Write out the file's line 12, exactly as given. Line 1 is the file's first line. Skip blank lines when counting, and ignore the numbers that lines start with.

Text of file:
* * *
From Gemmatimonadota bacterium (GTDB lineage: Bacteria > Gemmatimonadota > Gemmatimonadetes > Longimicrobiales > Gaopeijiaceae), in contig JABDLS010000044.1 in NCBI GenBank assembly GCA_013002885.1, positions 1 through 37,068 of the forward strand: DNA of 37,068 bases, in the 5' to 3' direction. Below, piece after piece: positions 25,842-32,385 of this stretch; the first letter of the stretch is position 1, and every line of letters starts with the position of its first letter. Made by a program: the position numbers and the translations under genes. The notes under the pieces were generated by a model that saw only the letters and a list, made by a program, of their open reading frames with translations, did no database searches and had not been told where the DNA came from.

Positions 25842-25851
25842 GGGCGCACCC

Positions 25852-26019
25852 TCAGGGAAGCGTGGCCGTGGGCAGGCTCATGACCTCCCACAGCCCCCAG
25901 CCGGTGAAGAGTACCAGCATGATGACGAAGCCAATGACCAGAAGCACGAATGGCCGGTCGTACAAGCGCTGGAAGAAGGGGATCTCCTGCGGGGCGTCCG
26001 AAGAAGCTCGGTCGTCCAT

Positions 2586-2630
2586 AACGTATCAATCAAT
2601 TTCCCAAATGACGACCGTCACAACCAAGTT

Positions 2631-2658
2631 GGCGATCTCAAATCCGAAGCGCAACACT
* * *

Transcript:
2631 GGCGATCTCAAATCCGAAGCGCAACACT